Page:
Loans Shine Bright, Showcasing Resiliency and Value

Floating-Rate Loans and Leveraged Credit

Boston – Last year’s hammering of the traditional stock/bond portfolio was less severe for accounts with allocations to senior loans, thanks to the outperformance of loans that was nothing short of dramatic. Immunity from higher interest rates — in fact, participation in them — was key, as was the buoying effect from the robust buying of institutional investors.


That performance follows from the hybrid structure of loans, an asset class with characteristics of bonds (a face amount, a maturity, a coupon) and equities (a price that can bump with headlines). At the same time, loans are unique: Unlike bonds, which sport “fixed” coupons, loan interest payments actually float. Unlike stocks, which are perpetual, loan prices are anchored by short lives and a par value.

From case study to shining bright

Last year was a sheer case study on the merits of the asset class. Loans shook off the rising rates that roiled bond markets in the first half of 2022, while showcasing little beta1 with equities amid the runaway volatility that characterized the second half.


Now in 2023, the loan asset class continues to shine bright. On a trailing 12 months basis, loans have still far outpaced the returns of not only stocks and bonds, but even many alternative asset classes.


Loans continue to shine amid rising rates

Sources: ICE Data Indices, LLC, Bloomberg, and Leveraged Commentary & Data (LCD). As of March 31, 2023. LTM = last 12 months, YTM = yield to maturity. Past performance is not a reliable indicator of future results. Data provided is for informational use only. It is not possible to invest directly in an index. Indexes used are ICE BofA US Treasury Index, ICE BofA US High Yield Index, ICE BofA US Corporate Index, Morningstar LSTA Leveraged Loan Index, ICE BofA Emerging Markets External Sovereign Index in U.S. dollars (USD), ICE BofA Emerging Markets Corporate Plus Index in USD and Bloomberg US Aggregate Bond Index.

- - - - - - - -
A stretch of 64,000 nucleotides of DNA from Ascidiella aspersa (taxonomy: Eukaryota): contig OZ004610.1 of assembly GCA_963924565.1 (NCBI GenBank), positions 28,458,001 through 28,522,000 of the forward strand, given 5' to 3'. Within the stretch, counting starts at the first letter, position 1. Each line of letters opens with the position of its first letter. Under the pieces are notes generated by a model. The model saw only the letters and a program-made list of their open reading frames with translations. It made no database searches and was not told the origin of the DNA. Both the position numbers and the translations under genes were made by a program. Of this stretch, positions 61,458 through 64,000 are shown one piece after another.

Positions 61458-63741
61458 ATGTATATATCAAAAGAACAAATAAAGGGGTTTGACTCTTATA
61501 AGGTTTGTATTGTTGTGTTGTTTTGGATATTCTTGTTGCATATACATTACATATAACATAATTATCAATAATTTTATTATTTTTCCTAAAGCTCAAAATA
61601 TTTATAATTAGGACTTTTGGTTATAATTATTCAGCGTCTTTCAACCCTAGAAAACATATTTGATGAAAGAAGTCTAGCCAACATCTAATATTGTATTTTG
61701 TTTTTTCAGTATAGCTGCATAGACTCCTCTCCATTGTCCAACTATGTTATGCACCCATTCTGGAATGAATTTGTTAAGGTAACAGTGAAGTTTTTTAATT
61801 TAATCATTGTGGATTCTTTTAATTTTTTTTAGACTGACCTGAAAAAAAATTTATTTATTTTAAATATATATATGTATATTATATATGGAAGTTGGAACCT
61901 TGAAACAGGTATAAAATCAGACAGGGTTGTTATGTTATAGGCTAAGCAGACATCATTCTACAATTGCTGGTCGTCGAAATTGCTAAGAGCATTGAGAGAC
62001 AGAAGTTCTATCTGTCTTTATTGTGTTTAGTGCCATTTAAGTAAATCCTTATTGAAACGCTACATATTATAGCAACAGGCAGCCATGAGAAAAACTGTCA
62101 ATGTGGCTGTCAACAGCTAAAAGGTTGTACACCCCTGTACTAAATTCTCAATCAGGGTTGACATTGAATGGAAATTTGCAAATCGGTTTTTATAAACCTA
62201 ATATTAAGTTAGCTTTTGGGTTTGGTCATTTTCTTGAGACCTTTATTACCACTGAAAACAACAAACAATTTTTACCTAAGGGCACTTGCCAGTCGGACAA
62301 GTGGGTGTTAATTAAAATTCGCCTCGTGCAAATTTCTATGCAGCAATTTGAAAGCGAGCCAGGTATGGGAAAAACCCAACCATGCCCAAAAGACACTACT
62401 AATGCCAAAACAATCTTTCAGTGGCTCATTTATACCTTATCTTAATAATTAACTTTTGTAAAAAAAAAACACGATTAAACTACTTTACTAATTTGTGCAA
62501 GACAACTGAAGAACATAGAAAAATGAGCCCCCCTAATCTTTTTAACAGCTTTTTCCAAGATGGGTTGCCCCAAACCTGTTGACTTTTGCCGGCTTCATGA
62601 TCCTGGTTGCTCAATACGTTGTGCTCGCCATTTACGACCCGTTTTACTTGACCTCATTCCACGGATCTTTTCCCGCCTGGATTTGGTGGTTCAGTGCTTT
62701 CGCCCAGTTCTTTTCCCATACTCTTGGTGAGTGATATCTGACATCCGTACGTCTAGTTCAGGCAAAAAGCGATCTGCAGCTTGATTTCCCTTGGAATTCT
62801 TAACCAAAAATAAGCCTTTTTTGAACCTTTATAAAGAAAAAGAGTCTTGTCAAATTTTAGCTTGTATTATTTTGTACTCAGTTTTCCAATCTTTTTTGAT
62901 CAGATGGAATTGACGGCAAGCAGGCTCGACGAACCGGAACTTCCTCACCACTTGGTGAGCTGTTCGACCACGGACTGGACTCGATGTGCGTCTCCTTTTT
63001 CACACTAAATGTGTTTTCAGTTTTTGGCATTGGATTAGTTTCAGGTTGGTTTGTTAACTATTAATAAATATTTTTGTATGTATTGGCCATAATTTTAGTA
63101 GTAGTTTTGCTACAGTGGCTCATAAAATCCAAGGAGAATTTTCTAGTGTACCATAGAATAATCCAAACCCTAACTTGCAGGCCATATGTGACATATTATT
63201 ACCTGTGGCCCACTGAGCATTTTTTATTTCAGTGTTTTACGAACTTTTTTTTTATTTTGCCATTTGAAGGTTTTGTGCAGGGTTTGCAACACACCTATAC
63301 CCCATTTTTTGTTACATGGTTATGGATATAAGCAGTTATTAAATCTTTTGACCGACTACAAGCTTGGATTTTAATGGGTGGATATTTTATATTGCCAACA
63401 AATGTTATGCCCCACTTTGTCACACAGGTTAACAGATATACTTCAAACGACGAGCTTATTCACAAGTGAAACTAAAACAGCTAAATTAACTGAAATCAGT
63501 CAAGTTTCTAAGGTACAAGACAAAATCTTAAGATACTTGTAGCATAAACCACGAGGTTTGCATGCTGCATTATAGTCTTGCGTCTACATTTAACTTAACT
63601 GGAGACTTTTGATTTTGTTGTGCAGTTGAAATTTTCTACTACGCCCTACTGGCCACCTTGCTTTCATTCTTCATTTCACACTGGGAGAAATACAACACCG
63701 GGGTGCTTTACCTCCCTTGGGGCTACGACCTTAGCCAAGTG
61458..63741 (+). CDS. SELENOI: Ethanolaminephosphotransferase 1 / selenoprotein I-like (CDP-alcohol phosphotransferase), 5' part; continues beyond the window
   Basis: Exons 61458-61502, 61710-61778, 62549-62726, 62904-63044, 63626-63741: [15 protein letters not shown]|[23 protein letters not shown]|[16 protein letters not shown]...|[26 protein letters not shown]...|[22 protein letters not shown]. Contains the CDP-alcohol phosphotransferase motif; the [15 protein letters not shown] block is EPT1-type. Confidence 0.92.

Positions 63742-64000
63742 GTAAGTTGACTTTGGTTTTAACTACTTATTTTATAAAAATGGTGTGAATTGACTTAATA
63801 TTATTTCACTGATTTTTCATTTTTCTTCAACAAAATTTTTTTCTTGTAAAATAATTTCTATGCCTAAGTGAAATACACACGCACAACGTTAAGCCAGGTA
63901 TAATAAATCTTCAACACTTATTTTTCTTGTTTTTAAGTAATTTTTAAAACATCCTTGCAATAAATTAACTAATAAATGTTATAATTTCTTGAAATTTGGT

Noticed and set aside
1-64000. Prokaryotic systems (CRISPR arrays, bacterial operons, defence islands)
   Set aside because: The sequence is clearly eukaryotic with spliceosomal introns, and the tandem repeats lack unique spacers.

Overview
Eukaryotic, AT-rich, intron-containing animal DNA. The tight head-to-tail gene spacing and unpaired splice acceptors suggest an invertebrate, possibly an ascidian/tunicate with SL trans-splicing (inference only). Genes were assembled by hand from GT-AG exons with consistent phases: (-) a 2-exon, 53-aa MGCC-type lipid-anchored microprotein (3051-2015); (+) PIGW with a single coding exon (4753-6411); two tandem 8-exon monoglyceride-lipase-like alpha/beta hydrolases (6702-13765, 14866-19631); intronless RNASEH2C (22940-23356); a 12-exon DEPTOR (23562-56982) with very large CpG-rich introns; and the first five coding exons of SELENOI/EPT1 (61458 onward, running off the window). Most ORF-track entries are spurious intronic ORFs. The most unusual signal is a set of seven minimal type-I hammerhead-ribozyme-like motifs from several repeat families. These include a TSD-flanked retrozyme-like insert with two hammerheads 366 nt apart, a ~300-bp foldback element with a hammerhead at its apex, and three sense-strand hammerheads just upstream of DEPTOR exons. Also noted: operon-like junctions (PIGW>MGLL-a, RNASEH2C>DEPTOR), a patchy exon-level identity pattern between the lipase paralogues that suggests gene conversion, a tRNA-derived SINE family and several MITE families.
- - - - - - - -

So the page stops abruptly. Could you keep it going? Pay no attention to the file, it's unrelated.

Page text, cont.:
To be sure, the loan market has already returned approximately 3.2% for the first quarter. Conditions in the asset class remain firm, with little supply to weigh on things (mostly higher-rated refinancings and add-ons to existing loan facilities) and plenty of institutional buying (mainly in relation to CLOs) to offset retail fund redemptions.


But what now? Here are our answers to the questions we hear from investors:

"Have we missed it?"

To those asking about timing, we see ample potential opportunity for investors today. Valuations are cheap compared to the loan market’s own history as well as to the rest of the fixed income world. And, most importantly, the absolute yield of loans exceeds that of every other major U.S. fixed income class.


At the opening of the second quarter, as of April 3, the yield to maturity for the Morningstar LSTA Leveraged Loan Index stands at 10.3%, with the dollar price of the index at 93.4. Starting yield has been the number one driver of forward total return, so we wouldn’t be surprised if loans continued to outpace looking ahead.

"What if the Federal Reserve cuts rates?"